Scientific Name:
Dicksonia squarrosa (G.Forst.) Sw., J. Bot. (Schrader) 1800(2): 90 (1801)
  • Trichomanes squarrosum G.Forst., Fl. Ins. Austr. 86 (1786)
  • Balantium squarrosum (G.Forst.) Kunze, Index Filic. 11 (1850)
Lectotype (selected by Nicolson & Fosberg 2003): New Zealand, Herb. G. Forster 311, BM 001048398!
  • = Dicksonia gracilis Colenso, Trans. & Proc. New Zealand Inst. 15: 306 (1883)
  • Dicksonia squarrosa var. gracilis (Colenso) C.Chr., Index Filic. 221 (1905)
Lectotype (selected by Allan 1961): Dannevirke, H[awkes] B[ay], Herb. W. Colenso, WELT P003310!
From the Latin squarrosus (rough), a reference to the harsh fronds of this species.
Vernacular Name(s):
harsh tree fern; rough tree fern; whekī

Rhizomes erect, forming a woody trunk up to 7 m tall, 90–200 mm diam., covered in dark brown hairs and persistent black stipe bases; forming aerial buds that sometimes grow out to form multiple trunks; bearing underground stolons and often forming extensive groves. Fronds 1250–2400 mm long, falling when old; dead fronds orange-brown. Stipes 210–660 mm long, dark purple-brown, rough, often bearing fine golden-brown hairs at the junction with the trunk, densely covered in red-brown or yellow-brown multicellular hairs up to 45 mm long proximally, and red-brown hairs to 10 mm long distally. Laminae 2-pinnate-pinnatifid (sterile) to 3-pinnate-pinnatifid (fertile), elliptic or obovate, 1000–1400 mm long, 400–600 mm wide, dark green on adaxial surfaces, paler green on abaxial surfaces, coriaceous, very harsh, densely hairy on abaxial surfaces of rachis, pinna midribs and costae; hairs rigid, multicellular, red- or purple-brown, more or less straight, up to 5 mm long, uniformly distributed, with finer yellow-brown hairs near costa junctions; rachis red-brown or purple-brown. Primary pinnae in 35–45 pairs, narrowly ovate or narrowly triangular; the longest at or above the middle, 200–420 mm long, 55–145 mm wide, stalked; the basal pair 100–250 mm long. Secondary pinnae narrowly triangular, the longest 30–75 mm long, 8–20 mm wide, stalked. Longest tertiary pinnae 4–12 mm long, 2–3 mm wide, decurrent to form a narrow wing along the costa of the secondary pinna, divided less than halfway to midrib; ultimate segments sharply angled. Sori terminating veins at margins of lamina, ovate, c. 1 mm long, slightly elongated along the lamina margin.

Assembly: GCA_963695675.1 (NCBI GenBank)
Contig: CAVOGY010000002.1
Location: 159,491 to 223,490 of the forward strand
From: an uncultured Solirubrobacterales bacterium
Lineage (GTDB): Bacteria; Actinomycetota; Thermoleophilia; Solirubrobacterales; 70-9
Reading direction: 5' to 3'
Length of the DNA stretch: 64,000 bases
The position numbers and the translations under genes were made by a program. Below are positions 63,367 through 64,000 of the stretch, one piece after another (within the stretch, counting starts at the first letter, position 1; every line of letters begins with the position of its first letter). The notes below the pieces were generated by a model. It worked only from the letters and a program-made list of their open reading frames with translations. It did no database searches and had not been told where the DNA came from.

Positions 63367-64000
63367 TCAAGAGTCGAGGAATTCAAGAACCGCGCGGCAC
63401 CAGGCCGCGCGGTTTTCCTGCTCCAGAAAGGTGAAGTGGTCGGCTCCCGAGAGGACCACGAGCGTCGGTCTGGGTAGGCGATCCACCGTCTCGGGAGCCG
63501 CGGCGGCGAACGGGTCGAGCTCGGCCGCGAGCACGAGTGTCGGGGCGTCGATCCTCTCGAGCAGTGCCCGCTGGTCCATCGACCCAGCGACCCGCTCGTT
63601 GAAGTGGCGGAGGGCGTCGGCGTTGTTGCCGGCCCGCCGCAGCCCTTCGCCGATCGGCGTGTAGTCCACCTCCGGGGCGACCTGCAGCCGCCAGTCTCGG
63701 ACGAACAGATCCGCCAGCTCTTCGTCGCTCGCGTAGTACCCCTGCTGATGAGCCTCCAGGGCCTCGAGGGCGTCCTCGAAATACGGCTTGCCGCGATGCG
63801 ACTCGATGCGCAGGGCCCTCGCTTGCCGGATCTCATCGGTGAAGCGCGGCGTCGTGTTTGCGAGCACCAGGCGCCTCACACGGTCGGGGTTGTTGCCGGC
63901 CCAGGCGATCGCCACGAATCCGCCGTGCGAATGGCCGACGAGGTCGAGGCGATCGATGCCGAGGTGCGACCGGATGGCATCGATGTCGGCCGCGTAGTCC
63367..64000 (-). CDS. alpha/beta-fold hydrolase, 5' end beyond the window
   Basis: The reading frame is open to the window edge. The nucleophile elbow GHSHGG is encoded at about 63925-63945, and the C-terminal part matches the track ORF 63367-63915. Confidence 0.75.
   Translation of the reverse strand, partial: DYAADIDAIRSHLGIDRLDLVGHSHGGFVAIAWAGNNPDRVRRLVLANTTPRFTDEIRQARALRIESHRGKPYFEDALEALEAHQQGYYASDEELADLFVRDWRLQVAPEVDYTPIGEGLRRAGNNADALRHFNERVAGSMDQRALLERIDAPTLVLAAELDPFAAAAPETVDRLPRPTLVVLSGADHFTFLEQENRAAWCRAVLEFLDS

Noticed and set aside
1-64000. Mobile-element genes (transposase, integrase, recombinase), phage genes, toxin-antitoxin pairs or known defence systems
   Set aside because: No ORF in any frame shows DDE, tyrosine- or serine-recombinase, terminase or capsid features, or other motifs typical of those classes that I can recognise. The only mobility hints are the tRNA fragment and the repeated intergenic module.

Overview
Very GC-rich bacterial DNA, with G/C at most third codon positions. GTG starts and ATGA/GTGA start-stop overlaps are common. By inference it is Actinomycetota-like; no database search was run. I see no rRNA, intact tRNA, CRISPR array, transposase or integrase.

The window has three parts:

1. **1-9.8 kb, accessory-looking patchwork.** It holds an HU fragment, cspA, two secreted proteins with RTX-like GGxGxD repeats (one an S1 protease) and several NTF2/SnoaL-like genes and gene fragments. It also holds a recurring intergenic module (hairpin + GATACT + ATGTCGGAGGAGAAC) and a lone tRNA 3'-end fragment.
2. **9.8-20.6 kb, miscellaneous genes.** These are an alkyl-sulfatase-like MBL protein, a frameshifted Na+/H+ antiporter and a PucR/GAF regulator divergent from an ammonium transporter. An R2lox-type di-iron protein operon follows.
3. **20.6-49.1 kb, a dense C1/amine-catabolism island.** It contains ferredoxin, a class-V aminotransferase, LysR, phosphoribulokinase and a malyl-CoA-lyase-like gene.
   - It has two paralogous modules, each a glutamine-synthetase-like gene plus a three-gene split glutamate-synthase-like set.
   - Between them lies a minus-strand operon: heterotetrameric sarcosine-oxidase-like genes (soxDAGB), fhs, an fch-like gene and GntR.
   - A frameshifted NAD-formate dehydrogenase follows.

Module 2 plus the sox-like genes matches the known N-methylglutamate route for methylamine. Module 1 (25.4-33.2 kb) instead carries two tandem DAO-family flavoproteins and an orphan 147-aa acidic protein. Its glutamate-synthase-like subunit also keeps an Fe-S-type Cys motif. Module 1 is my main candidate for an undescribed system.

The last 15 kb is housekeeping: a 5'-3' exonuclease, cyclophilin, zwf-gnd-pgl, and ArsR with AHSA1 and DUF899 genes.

Dicksonia squarrosa is readily recognised by the black stipe bases on the trunk, the presence of aerial buds, the very harsh fronds, and the characteristically orange-brown dead fronds. There are red-brown, rigid, multicellular, uniformly distributed hairs on the abaxial surface of the costae. If the crown or upper part of the trunk is damaged, the aerial buds may grow out to form a multi-headed tree fern. The stoloniferous habit means that the species often grows in groves, with a mixture of young and old trunks.


North Island: Northland, Auckland, Volcanic Plateau, Gisborne, Taranaki, Southern North Island.